15. The cyclase-associated protein CAP as regulator of cell polarity and cAMP signaling in Dictyostelium. Noegel, A.A., Blau-Wasser, R., Sultana, H., Müller, R., Israel, L., Schleicher, M., Patel, H., Weijer, C.J. Mol. Biol. Cell (2004) [Pubmed]
  16. Isolation and characterization of temperature-sensitive mutations in the RAS2 and CYR1 genes of Saccharomyces cerevisiae. Mitsuzawa, H., Uno, I., Oshima, T., Ishikawa, T. Genetics (1989) [Pubmed]
  17. Suppression of defective RAS1 and RAS2 functions in yeast by an adenylate cyclase activated by a single amino acid change. De Vendittis, E., Vitelli, A., Zahn, R., Fasano, O. EMBO J. (1986) [Pubmed]
  18. Stimulation of yeast adenylyl cyclase activity by lysophospholipids and fatty acids. Implications for the regulation of Ras/effector function by lipids. Resnick, R.J., Tomáska, L. J. Biol. Chem. (1994) [Pubmed]
  19. Cyclic AMP signaling pathway modulates susceptibility of candida species and Saccharomyces cerevisiae to antifungal azoles and other sterol biosynthesis inhibitors. Jain, P., Akula, I., Edlind, T. Antimicrob. Agents Chemother. (2003) [Pubmed]
  20. RA domain-mediated interaction of Cdc35 with Ras1 is essential for increasing cellular cAMP level for Candida albicans hyphal development. Fang, H.M., Wang, Y. Mol. Microbiol. (2006) [Pubmed]
  21. The SH3 domain of the S. cerevisiae Cdc25p binds adenylyl cyclase and facilitates Ras regulation of cAMP signalling. Mintzer, K.A., Field, J. Cell. Signal. (1999) [Pubmed]
  22. Sgt1p contributes to cyclic AMP pathway activity and physically interacts with the adenylyl cyclase Cyr1p/Cdc35p in budding yeast. Dubacq, C., Guerois, R., Courbeyrette, R., Kitagawa, K., Mann, C. Eukaryotic Cell (2002) [Pubmed]
  23. Rapamycin specifically interferes with the developmental response of fission yeast to starvation. Weisman, R., Choder, M., Koltin, Y. J. Bacteriol. (1997) [Pubmed]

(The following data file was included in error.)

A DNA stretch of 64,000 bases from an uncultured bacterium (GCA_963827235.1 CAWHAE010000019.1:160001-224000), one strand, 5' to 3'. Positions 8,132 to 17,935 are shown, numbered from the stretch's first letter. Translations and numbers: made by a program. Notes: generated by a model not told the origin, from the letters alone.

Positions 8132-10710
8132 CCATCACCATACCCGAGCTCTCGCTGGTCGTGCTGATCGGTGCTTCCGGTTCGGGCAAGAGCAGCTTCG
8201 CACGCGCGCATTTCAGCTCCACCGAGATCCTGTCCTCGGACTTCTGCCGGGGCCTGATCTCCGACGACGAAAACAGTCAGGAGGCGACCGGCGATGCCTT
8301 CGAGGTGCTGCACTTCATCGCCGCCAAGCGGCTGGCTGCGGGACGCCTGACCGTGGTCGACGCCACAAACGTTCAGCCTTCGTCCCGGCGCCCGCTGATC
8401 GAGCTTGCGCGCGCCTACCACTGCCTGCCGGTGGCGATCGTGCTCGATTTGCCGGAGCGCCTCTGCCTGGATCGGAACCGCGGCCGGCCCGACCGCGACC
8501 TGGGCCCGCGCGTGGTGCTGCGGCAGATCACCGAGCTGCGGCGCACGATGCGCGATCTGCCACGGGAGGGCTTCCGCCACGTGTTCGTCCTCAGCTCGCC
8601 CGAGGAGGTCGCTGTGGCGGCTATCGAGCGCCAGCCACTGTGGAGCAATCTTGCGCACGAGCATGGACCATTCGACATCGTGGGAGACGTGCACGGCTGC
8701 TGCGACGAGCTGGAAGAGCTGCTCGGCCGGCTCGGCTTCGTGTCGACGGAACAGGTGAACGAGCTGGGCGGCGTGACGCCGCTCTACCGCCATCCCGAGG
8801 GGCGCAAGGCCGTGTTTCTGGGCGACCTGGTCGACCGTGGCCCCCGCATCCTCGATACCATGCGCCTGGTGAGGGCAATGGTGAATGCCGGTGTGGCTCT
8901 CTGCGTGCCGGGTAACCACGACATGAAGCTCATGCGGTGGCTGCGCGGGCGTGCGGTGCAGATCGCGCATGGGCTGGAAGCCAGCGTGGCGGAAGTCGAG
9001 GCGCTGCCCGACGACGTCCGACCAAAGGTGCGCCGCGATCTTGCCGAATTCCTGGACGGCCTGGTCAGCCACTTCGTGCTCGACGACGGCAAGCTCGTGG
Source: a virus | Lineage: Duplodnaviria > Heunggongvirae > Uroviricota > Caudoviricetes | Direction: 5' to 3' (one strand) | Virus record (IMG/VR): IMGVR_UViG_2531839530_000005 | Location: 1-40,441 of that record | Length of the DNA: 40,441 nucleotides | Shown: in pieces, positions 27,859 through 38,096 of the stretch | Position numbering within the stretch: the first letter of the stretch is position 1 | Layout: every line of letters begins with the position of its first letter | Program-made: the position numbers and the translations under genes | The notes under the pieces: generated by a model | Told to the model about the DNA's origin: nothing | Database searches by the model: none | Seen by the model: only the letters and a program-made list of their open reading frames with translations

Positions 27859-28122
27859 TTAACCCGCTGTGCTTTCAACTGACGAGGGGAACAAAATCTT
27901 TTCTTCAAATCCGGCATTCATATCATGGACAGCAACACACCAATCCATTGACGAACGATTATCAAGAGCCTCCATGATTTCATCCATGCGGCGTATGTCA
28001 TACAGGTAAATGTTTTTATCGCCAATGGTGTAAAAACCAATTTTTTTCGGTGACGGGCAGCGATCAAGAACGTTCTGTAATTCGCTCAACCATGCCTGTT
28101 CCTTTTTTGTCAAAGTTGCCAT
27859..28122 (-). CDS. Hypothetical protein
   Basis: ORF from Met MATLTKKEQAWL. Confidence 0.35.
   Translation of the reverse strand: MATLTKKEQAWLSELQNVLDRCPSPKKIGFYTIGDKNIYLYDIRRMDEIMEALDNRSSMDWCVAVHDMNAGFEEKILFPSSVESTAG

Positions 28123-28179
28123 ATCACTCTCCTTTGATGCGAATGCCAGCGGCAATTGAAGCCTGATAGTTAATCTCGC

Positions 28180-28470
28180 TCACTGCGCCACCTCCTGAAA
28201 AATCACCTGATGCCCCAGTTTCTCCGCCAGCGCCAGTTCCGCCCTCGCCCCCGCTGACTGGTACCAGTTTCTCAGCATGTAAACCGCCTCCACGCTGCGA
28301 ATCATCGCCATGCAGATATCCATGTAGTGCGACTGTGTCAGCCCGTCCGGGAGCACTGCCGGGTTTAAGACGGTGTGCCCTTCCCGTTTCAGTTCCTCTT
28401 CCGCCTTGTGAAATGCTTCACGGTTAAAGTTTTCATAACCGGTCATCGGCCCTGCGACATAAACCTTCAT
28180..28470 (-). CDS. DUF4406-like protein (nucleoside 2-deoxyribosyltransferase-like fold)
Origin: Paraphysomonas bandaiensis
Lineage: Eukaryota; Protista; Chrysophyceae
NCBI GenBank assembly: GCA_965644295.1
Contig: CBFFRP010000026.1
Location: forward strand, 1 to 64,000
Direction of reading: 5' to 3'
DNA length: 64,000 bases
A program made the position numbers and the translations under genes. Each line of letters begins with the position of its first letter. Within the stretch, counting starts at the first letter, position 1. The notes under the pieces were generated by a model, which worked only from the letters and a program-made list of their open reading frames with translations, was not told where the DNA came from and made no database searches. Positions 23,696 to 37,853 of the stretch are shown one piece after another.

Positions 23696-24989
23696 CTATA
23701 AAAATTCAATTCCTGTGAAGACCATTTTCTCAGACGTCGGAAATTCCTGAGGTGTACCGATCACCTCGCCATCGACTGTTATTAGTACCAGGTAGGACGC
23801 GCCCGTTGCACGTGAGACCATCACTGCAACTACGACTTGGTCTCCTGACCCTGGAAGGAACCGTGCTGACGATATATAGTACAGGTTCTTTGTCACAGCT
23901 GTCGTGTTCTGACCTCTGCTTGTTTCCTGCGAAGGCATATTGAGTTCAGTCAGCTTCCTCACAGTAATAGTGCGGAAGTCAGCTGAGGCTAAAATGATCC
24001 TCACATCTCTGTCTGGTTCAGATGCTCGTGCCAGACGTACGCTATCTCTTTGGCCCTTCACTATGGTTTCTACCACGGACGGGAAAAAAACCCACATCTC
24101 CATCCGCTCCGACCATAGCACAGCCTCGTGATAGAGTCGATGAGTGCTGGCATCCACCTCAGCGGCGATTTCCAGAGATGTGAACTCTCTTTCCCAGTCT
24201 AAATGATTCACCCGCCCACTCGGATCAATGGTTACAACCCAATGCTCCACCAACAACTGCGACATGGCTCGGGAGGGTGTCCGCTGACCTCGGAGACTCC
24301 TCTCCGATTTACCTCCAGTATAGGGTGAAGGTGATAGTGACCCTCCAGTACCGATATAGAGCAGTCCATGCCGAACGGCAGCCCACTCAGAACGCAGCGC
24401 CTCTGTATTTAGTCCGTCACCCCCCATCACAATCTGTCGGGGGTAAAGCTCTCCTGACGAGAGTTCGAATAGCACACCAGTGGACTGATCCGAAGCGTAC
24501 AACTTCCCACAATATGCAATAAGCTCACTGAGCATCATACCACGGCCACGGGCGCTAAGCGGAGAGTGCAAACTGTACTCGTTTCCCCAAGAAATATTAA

24. Anti-Cdc25 antibodies inhibit guanyl nucleotide-dependent adenylyl cyclase of Saccharomyces cerevisiae and cross-react with a 150-kilodalton mammalian protein. Gross, E., Marbach, I., Engelberg, D., Segal, M., Simchen, G., Levitzki, A. Mol. Cell. Biol. (1992) [Pubmed]
  25. Interactions between adenylate cyclase and the yeast GTPase-activating protein IRA1. Mitts, M.R., Bradshaw-Rouse, J., Heideman, W. Mol. Cell. Biol. (1991) [Pubmed]
  26. In yeast, RAS proteins are controlling elements of adenylate cyclase. Toda, T., Uno, I., Ishikawa, T., Powers, S., Kataoka, T., Broek, D., Cameron, S., Broach, J., Matsumoto, K., Wigler, M. Cell (1985) [Pubmed]
  27. A new RAS mutation that suppresses the CDC25 gene requirement for growth of Saccharomyces cerevisiae. Camonis, J.H., Jacquet, M. Mol. Cell. Biol. (1988) [Pubmed]
  28. Activation state of the Ras2 protein and glucose-induced signaling in Saccharomyces cerevisiae. Colombo, S., Ronchetti, D., Thevelein, J.M., Winderickx, J., Martegani, E. J. Biol. Chem. (2004) [Pubmed]
  29. Suppressors of the ras2 mutation of Saccharomyces cerevisiae. Cannon, J.F., Gibbs, J.B., Tatchell, K. Genetics (1986) [Pubmed]
  30. A TY1 element is inserted in the CYR1 control region of Saccharomyces cerevisiae strain AB320. Lenzen, G., Masson, P., Jacquemin, J.M., Danchin, A. FEBS Lett. (1987) [Pubmed]
  31. Properties of the SDC25 C-domain, a GDP to GTP exchange factor of RAS proteins and in vitro modulation of adenylyl cyclase. Créchet, J.B., Poullet, P., Bernardi, A., Fasano, O., Parmeggiani, A. J. Biol. Chem. (1993) [Pubmed]
  32. Molecular cloning of the tsm0185 gene responsible for adenylate cyclase activity in Saccharomyces cerevisiae. Masson, P., Jacquemin, J.M., Culot, M. Ann. Microbiol. (Paris) (1984) [Pubmed]
  33. Purification of a RAS-responsive adenylyl cyclase complex from Saccharomyces cerevisiae by use of an epitope addition method. Field, J., Nikawa, J., Broek, D., MacDonald, B., Rodgers, L., Wilson, I.A., Lerner, R.A., Wigler, M. Mol. Cell. Biol. (1988) [Pubmed]